“Sometimes there comes a point in a relationship when you know it’s just not working out,” Brophy said. “Many Coloradans have reached that point with the governor, and we are now at a place where we can do something about it. It’s time for a breakup.”
Brophy is a fourth generation Coloradan. He grew up north of Wray, in the sandhills of eastern Colorado. He still farms the family land his grandmother staked as a homestead.
Most of the other candidates live in the Denver metro area, he says. He lives in Wray, “90 miles from the nearest McDonald’s.”
He’s an avid hunter, supports gun rights and has “proudly” driven a Toyota Prius 25,000 miles since launching his campaign in July.
He’s been to the Four Corners twice, and all four corners of the state with the goal of visiting all 64 Colorado counties. He has.
A couple Saturdays ago, he hit five county assemblies in one day, rocketing from Greeley to Colorado Springs.
“It’s important to show people you’re willing to go meet them where they are,” said Jeremy Weathers, one of Brophy’s campaign staffers.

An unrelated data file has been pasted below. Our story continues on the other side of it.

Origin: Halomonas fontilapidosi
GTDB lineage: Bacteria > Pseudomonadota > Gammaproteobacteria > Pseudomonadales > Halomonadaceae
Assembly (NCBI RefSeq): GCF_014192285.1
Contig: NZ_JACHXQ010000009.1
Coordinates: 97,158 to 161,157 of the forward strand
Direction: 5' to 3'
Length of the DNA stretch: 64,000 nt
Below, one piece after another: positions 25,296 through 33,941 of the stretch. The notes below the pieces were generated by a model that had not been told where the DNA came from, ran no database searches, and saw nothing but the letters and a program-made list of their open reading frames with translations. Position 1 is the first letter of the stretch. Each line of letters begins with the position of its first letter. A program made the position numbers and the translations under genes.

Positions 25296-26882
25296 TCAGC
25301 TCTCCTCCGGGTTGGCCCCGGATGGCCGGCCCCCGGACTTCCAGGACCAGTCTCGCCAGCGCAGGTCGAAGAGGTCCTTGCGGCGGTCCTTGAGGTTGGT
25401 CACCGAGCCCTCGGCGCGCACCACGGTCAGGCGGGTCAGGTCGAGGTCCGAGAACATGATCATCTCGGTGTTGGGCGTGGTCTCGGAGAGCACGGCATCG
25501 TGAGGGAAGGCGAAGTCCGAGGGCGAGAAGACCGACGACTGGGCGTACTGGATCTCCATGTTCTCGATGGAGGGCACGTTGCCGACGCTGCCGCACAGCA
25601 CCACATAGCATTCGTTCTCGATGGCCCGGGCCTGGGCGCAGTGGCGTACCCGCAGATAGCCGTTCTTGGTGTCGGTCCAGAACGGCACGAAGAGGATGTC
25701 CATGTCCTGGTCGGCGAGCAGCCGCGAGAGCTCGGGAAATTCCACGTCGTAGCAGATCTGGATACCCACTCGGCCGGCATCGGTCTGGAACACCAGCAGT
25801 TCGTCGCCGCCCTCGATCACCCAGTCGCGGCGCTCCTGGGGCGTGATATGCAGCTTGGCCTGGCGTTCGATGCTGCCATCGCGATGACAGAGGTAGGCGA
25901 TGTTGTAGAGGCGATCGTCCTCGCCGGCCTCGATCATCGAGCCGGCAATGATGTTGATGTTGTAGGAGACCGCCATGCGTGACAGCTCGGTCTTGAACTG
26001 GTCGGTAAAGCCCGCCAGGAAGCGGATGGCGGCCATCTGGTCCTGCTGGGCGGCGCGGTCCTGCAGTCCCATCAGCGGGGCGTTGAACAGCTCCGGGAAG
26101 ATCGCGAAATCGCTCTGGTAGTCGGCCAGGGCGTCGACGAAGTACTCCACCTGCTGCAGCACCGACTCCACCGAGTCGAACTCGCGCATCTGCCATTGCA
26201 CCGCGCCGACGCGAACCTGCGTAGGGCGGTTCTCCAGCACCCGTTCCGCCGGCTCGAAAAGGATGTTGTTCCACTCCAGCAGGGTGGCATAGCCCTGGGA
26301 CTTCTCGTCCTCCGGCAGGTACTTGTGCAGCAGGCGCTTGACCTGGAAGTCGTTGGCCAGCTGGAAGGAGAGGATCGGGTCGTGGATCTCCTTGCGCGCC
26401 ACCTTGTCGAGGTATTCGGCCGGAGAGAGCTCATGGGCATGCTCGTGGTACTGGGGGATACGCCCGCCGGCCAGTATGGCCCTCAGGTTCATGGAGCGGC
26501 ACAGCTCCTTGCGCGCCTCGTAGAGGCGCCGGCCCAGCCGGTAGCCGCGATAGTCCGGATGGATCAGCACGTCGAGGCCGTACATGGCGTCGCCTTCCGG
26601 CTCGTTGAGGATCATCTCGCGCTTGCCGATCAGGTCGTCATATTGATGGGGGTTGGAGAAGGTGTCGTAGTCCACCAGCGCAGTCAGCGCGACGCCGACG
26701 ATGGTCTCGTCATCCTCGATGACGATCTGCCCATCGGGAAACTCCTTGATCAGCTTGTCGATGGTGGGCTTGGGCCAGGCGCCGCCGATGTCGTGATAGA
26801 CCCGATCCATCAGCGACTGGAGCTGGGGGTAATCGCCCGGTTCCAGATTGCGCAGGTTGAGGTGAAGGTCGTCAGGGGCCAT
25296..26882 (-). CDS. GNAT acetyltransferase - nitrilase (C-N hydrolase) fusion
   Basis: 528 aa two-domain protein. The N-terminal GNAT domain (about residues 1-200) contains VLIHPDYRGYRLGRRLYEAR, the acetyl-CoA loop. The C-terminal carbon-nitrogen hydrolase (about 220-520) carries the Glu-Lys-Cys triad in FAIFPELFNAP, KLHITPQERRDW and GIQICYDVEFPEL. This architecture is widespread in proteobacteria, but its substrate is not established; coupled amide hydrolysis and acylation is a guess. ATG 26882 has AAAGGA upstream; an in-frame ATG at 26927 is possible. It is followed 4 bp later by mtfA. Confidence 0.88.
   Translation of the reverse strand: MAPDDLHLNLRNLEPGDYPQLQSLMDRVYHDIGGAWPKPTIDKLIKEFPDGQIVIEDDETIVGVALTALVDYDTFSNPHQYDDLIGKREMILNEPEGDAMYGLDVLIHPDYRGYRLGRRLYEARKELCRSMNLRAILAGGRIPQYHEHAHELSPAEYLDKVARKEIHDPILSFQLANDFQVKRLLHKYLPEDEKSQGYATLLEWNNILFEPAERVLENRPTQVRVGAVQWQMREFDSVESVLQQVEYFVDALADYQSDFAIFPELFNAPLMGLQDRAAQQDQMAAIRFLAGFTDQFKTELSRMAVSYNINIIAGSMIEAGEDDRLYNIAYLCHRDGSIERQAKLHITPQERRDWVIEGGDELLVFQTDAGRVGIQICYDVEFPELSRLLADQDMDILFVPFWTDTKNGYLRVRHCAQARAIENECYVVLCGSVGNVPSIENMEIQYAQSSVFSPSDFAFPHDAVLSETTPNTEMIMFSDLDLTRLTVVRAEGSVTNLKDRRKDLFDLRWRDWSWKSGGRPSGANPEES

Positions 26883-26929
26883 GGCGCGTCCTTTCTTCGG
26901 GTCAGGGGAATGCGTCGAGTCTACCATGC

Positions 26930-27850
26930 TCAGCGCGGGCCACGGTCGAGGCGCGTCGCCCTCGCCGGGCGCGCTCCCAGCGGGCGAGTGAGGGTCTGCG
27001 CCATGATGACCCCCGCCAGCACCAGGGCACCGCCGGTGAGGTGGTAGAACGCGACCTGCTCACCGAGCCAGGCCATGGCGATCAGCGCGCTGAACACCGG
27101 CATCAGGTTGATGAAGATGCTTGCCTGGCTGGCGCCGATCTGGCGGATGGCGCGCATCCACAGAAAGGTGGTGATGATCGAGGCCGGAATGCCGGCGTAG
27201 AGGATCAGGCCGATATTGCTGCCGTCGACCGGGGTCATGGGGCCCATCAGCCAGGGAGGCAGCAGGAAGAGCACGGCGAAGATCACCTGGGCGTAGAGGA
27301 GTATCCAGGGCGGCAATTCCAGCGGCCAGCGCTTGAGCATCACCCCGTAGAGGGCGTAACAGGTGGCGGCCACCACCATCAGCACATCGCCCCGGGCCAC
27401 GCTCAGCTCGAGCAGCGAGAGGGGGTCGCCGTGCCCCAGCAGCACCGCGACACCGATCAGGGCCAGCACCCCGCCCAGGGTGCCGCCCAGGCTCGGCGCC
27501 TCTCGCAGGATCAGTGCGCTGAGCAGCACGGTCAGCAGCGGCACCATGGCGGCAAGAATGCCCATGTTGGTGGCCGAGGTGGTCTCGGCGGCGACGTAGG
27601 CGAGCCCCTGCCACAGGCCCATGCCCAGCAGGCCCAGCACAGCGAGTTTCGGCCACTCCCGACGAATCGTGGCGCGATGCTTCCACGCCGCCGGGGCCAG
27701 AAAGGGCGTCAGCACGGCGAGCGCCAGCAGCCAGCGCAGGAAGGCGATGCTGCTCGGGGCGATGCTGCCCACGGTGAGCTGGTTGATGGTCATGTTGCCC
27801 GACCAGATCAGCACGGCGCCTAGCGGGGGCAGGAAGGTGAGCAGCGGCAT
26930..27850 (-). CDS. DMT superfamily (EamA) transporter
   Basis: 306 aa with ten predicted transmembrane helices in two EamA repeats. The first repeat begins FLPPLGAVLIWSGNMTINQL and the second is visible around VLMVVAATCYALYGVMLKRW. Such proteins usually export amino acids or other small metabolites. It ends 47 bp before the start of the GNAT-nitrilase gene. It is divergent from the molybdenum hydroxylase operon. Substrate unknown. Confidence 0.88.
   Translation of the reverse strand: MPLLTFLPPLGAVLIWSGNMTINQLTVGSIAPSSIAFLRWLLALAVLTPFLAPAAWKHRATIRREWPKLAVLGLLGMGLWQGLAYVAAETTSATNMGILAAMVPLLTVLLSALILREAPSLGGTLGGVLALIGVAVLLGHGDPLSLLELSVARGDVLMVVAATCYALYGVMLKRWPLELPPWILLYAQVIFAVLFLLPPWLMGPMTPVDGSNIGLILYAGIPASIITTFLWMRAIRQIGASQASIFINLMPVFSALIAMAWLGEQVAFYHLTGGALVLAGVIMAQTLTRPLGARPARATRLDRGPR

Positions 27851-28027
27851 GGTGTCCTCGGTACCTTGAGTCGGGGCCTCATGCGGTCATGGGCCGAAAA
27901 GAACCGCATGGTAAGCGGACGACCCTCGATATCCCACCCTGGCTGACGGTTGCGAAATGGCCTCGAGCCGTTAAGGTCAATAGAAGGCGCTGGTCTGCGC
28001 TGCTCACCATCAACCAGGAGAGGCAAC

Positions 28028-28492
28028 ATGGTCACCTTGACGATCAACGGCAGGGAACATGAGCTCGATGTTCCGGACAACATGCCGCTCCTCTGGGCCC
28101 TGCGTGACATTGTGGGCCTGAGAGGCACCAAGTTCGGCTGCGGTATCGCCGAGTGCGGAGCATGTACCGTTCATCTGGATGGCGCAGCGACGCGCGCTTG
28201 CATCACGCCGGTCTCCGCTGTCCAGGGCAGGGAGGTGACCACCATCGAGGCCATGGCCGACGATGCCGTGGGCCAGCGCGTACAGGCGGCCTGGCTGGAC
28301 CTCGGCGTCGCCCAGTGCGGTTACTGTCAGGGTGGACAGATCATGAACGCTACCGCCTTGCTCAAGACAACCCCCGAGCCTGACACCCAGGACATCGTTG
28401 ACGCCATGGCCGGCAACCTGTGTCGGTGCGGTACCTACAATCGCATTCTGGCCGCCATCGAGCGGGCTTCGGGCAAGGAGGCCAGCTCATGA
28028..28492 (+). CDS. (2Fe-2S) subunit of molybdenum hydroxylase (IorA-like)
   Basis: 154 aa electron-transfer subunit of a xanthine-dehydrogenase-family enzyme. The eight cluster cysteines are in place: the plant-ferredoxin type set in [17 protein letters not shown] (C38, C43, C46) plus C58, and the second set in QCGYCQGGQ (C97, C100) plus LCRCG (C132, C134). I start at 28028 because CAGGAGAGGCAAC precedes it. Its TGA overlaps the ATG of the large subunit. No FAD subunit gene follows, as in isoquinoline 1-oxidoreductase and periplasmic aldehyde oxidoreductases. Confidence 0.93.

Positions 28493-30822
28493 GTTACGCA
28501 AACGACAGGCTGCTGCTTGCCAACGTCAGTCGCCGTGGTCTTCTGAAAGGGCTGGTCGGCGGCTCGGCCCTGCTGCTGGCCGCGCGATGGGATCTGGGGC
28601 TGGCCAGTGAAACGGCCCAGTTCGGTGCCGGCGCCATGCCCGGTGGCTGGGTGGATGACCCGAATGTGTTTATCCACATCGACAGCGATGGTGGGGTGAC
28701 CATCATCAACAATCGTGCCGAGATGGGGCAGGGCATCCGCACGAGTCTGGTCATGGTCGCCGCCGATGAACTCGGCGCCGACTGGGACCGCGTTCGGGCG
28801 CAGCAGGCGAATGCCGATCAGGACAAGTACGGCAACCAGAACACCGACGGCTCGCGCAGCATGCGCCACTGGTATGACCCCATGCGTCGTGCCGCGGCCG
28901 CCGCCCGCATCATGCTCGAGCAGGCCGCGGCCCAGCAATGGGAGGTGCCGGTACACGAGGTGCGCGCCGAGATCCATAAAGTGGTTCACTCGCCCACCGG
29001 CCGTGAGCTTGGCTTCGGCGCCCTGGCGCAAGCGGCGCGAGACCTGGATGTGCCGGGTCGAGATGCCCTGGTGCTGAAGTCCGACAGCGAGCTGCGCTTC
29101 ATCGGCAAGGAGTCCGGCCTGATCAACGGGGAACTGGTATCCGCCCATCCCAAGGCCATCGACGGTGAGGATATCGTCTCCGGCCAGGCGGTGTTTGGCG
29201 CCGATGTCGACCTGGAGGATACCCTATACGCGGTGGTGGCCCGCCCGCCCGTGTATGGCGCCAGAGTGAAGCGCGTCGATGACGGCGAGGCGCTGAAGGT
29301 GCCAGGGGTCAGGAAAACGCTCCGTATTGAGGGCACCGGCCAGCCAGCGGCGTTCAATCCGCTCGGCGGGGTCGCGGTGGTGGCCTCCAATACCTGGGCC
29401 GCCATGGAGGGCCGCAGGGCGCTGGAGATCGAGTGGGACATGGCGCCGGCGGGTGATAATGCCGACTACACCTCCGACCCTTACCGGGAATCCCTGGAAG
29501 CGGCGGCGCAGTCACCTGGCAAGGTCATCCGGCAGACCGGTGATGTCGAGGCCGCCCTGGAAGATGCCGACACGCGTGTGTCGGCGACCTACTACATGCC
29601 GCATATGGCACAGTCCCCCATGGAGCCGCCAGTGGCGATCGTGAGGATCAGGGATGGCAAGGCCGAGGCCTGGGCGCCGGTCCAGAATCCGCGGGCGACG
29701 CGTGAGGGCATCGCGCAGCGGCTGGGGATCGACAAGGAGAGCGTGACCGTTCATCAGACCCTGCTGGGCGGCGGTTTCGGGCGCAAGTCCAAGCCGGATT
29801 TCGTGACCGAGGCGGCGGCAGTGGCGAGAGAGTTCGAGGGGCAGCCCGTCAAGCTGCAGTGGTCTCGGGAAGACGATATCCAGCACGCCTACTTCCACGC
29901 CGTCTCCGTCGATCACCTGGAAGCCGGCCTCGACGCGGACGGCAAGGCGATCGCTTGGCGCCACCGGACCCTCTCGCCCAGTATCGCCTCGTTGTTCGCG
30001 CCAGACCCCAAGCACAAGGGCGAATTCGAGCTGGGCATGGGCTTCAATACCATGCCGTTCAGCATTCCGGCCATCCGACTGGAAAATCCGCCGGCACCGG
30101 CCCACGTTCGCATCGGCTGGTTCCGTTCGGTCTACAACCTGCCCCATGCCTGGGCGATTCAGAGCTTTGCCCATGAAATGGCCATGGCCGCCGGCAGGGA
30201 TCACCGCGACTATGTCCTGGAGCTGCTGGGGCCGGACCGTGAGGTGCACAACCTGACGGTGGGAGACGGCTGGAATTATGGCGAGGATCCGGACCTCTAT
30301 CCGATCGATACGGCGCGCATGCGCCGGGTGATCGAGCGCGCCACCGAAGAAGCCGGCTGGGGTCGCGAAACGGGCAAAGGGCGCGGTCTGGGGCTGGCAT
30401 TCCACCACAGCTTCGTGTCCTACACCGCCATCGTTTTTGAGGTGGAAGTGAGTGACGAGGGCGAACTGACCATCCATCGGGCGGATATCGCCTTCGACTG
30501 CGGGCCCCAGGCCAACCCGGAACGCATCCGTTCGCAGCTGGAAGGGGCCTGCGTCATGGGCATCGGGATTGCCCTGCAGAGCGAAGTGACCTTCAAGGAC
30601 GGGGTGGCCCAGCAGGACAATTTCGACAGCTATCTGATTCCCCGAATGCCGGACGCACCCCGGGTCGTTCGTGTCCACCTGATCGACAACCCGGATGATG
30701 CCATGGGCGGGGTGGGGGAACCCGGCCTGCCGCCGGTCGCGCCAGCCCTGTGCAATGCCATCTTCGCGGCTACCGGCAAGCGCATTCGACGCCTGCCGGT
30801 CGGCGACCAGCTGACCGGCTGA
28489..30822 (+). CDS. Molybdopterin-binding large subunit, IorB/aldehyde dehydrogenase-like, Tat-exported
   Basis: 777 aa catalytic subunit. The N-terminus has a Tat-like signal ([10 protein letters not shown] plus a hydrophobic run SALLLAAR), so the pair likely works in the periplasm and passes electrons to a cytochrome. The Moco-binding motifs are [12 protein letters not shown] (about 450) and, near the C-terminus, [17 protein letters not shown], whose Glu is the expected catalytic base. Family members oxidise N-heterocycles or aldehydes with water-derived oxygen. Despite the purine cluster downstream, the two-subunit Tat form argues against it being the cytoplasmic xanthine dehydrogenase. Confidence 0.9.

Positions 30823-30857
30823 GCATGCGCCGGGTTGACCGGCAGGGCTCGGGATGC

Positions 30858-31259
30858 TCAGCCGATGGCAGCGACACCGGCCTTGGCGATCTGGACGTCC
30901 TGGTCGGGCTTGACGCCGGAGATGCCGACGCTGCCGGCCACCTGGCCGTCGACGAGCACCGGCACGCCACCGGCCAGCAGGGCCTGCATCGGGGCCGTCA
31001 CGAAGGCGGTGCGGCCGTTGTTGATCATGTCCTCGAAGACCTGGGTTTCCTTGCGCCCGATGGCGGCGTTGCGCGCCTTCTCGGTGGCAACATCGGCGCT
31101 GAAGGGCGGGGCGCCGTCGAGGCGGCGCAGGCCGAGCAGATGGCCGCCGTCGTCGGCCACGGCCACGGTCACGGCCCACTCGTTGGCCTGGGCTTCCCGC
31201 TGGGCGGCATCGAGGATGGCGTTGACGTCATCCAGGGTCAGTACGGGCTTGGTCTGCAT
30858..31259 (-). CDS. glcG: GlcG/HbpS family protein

Last November, several northern Colorado counties were so upset with the state government that they forced a vote over secession.
“Many of my friends got so angry that they wanted to leave the state. I got so angry that I wanted to run for governor,” Brophy said.
He was through Avon a week ago. Tuesday he went from Glenwood to Grand Junction, Montrose and Delta.
In 2002, he was elected to the state House of Representatives, and later the state Senate.
He says his favorite battles are for individual liberties and against government overreach.
Beauprez has both a shine and some dirt on his boots, a man taking care of business both ways.
“We’re five years into this recovery and we’re still wondering when it will get better. I’m more than tired of this,” he said.
Colorado is even with pre-recession job levels, but there are 300,000-400,000 more people in the state, he said.
“We’re told this is the new normal. I reject that notion of this new normal.”
The cure, he said, is reviving the entrepreneurial spirit that enabled the state and nation to thrive.